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MailTribune.com
  • What the heck is it?

  • They're springing up all over the valley — red ones, blue ones, pink ones — sprouting from the ground like some exotic plastic grass.
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  • They're springing up all over the valley — red ones, blue ones, pink ones — sprouting from the ground like some exotic plastic grass.
    They're called whiskers, and they're used primarily to guide road builders. But they also help mark property boundaries, paths for utility lines and landscaping, among other things.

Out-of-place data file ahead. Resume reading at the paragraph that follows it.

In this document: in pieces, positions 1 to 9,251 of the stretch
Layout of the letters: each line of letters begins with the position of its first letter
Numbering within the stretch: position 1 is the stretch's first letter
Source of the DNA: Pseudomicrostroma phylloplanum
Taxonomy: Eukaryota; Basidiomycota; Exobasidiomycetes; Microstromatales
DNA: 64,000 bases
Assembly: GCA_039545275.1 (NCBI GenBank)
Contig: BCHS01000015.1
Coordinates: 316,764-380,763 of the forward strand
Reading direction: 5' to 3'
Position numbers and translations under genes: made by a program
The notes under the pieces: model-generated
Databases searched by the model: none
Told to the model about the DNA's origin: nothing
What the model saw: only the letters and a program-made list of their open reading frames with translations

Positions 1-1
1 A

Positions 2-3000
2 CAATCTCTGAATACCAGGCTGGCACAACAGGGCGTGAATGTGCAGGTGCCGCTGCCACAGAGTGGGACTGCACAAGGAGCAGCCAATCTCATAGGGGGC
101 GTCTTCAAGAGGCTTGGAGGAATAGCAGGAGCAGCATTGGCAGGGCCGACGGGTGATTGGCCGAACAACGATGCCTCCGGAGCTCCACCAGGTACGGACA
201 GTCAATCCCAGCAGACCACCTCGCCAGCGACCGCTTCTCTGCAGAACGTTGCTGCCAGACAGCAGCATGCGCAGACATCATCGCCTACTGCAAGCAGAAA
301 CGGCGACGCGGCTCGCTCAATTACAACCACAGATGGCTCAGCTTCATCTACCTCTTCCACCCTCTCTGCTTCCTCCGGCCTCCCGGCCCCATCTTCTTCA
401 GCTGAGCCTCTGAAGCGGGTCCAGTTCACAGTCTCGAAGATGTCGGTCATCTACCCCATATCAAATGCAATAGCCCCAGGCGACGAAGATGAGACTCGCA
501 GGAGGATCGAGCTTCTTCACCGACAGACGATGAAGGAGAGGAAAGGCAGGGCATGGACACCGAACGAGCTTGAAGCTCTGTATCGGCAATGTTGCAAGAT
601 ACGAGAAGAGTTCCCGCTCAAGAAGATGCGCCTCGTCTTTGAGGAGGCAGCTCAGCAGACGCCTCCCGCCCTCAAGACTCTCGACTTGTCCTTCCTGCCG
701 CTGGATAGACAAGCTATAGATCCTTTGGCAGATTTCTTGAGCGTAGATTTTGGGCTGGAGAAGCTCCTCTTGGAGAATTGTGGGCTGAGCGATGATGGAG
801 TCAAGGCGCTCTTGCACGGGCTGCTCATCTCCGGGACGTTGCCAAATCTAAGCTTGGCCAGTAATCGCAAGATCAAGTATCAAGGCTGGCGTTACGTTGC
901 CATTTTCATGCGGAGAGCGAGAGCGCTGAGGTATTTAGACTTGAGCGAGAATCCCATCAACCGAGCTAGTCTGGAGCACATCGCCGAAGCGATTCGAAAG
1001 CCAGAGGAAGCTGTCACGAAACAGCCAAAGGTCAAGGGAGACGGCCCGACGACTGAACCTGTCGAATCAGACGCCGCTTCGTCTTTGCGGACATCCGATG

Whiskers are polyethylene bristles bound by a metal band that can be nailed to stakes or directly into the ground. Unlike the wooden stakes that preceded them, they spring back when run over by heavy equipment.
    Terry Simcoe, supervisor at Pacific Paving in Medford, calls them "feather tops."
    In road construction, they're used to mark how high the rock should be graded before the asphalt is laid.
    And if equipment should accidentally cover up the stake, the whiskers remain visible, Simcoe says.
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